8 Elite Basketball Films That Never Get Old

Today marks the beginning of March Madness, one of my favorite times of year.  This year is extra special because my alma mater The University of Texas at San Antonio is competing in the big dance this week!

Go Runners!

For the remainder of the month, 68 college basketball teams will compete in the single elimination tournament, which will culminate on April 4 when the last two teams standing vie for the Division I Basketball Championship.

It’s an exciting time for anyone who loves the tradition, spirit and competition of college basketball and one that got me thinking of some of my favorite basketball films of all time. In the spirit of brackets, I’ve selected eight elite personal favorites that have stuck with me throughout the years.

8. Eddie (1996)


OK. OK. Sure, Eddie isn’t the best b-ball film out there, but if you’re looking for a laugh out loud, feel good comedy-  its a winner. Any fan of Whoopi Goldberg will love her portrayal as Eddie, a New York Knicks fanatic who by a twist of fate becomes the team’s new head coach, not to mention any basketball fan will love the cameos from various players from the 90s.

7.The Sixth Man (1997)


Though its been years since I’ve watched this film, it still remains a personal favorite. Marlon Wayans and Kadeem Hardison portray star players on the University of Washington basketball team, until Hardison’s character dies on the court leaving Wayans to hold the team together.  Sure, its your typical underdog sports film but there’s certain elements in The Sixth Man that make it stand out from the others.

6.Coach Carter (2005)


If Lean on Me were to meet the basketball court, then it would be Coach Carter. An instant classic for the net generation, this film is inspiring from start to finish. With an outstanding cast, led by Samuel L. Jackson- whose usual loud antics irk me– the role of Coach Carter is one that he is absolutely fit to play.  My favorite part:  Rick Gonzalez’s amazing recitation of Marianne Williamson’s poem “Our Deepest Fear”

5. Sunset Park (1996)


Back when I was young, with semi- hoop dreams, Sunset Park played a major role in my church basketball team’s locker room preparation. Before every game we’d chant “Sunset Park what time is it? It’s time to get live, it’s time to represent”, on our way to the court. Sure we lost but chanting that anthem every Saturday morning is a memory that I’ll never forget. Much like this inspiring basketball drama starring Rhea Perlman and Fredro Starr.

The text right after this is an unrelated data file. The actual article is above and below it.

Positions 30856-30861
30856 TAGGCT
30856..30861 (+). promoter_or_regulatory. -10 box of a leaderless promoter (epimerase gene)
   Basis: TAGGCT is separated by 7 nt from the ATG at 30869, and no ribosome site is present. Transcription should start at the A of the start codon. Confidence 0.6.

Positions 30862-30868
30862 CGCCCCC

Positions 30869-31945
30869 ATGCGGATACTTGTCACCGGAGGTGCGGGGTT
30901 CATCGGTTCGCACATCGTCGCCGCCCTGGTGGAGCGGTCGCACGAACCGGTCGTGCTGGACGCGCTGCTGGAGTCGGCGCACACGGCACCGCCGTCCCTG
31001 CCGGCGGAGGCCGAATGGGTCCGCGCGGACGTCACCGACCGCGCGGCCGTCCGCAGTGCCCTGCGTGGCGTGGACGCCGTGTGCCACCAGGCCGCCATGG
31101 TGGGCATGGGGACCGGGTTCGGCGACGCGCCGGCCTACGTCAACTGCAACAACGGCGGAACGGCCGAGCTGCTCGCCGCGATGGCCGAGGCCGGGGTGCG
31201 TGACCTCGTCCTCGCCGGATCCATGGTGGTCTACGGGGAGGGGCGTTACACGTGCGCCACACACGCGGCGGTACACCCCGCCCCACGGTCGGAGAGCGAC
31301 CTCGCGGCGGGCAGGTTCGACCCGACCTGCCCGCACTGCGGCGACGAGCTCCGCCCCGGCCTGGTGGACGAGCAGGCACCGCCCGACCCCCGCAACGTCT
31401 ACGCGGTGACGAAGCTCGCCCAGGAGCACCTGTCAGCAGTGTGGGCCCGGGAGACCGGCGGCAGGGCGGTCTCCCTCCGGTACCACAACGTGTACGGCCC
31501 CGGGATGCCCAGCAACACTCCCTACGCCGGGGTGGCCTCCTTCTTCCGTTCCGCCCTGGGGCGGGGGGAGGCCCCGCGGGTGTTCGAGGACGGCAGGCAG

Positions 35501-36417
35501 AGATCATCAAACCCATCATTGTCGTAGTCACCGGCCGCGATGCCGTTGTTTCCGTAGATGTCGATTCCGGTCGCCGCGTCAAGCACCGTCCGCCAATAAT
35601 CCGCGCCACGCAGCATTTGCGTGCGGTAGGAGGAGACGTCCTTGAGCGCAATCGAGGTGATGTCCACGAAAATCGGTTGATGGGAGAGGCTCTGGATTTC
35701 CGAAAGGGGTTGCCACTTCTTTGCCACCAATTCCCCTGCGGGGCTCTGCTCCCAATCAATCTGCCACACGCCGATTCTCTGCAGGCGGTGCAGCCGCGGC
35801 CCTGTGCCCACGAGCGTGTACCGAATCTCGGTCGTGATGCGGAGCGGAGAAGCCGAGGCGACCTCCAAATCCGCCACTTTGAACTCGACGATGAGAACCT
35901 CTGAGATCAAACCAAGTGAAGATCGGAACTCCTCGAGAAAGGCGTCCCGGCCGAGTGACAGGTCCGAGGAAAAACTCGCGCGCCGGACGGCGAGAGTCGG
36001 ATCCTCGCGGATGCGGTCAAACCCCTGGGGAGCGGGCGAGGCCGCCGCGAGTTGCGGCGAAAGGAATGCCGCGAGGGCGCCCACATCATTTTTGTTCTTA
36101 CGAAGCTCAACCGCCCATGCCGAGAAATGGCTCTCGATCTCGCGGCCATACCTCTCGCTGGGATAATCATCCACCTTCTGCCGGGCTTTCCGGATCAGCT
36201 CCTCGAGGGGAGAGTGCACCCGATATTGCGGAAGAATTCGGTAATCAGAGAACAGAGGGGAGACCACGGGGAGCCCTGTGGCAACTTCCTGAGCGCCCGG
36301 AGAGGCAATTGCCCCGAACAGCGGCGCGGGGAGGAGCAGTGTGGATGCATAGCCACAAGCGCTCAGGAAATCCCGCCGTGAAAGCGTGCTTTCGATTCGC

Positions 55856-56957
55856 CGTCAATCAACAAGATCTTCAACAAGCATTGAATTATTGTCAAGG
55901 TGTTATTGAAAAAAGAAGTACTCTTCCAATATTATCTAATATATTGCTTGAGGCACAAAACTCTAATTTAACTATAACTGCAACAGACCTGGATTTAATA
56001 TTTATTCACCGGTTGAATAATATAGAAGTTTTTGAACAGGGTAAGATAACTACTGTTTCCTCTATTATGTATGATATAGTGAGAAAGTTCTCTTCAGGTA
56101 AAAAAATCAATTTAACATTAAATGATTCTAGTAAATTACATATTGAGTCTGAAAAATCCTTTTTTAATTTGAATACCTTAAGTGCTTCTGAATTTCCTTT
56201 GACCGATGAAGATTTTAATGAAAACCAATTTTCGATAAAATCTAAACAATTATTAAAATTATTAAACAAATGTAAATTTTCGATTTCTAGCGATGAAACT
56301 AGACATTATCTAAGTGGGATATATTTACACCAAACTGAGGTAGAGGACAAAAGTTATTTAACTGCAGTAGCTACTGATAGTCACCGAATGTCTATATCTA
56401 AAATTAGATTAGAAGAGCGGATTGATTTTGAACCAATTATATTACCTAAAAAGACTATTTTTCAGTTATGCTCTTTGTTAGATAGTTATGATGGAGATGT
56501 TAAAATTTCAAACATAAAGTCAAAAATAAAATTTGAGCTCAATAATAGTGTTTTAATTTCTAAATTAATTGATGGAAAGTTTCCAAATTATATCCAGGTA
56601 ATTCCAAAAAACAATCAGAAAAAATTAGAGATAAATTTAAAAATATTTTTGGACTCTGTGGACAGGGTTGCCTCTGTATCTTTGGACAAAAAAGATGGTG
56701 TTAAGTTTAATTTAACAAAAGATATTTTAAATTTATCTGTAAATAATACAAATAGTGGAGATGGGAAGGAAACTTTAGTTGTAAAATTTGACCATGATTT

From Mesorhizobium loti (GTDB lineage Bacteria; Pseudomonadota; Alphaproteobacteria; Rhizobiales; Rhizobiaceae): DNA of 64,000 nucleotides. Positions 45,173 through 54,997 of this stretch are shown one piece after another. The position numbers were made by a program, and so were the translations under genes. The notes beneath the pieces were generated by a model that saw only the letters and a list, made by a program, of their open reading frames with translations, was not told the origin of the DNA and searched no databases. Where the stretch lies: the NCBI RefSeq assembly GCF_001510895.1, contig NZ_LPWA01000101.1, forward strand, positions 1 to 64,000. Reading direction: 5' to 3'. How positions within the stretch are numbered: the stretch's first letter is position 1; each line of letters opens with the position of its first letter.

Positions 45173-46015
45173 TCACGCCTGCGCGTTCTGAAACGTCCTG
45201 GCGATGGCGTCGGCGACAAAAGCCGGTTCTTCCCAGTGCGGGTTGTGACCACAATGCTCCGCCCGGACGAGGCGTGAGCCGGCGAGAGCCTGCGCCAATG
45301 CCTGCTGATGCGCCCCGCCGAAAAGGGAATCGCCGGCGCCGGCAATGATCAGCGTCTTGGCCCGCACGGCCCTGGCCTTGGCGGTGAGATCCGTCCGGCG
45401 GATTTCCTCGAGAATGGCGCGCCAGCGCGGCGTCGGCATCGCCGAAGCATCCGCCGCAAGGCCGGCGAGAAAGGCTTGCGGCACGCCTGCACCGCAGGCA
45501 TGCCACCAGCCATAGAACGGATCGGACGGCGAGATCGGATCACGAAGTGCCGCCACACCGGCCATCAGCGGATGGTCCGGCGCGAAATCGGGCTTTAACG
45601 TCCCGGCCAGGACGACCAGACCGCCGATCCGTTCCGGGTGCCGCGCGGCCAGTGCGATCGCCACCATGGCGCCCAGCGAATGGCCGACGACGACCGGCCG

4. White Men Can’t Jump (1992)


A classic. Underrated, but still a classic. Not your typical triumphant underdog basketball film, White Men Can’t Jump is another can’t miss film that explores social issues while infusing the game of basketball into the backdrop. Starring the dynamic duo of Wesley Snipes and Woody Harrelson, White Men Can’t Jump is always good no matter how many times you’ve watched it;  if not for the awesome basketball scenes and realistic trash talking dialogue, the wardrobe alone brings the laughs.

3. He Got Game (1998)


One of my favorites from both Denzel Washington and Spike Lee, He Got Game is a gritty depiction of the plight of an aspiring athlete (played not too shabbily by Ray Allen of the Boston Celtics), that also has Lee’s signature focus on race and class issues.  Personally, I never really appreciated this film until a few years ago as my first viewing was when I was twelve years old- maturity is a funny thing.  He Got Game is so much more than a basketball film, which is probably why it still remains one of Lee’s greatest efforts.

2. Hoosiers (1986)


If there was one film that were to go down as one of the greatest basketball films of all time, it would probably be Hoosiers.  With an amazing cast that includes Gene Hackman, Barbara Hershey and Dennis Hooper, Hoosiers, in my opinion, is one of the greatest underdog stories ever told.  Though its been years since I’ve seen Hoosiers, a film like that always stays with you.

1. Love and Basketball (2000)


‘Double or Nothin’- a line so simple yet holds so much meaning. Love and Basketball is the best of both worlds because it’s exactly what the title boasts, love and basketball. Starring Sanaa Lathan and Omar Epps, this episodic love story is one held in high regard because there truly is something for everyone. Sports, romance, comedy and drama, not to mention amazing on-screen chemistry between Epps and Lathan.

What are some of your favorite basketball films? Sound off in the comment area.

Go Runners!!

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One Response to “8 Elite Basketball Films That Never Get Old”

  1. Love and basketball ❤ most perfect film ever! and 'glory road' should be on that list! xD otherwise.. great choices xD

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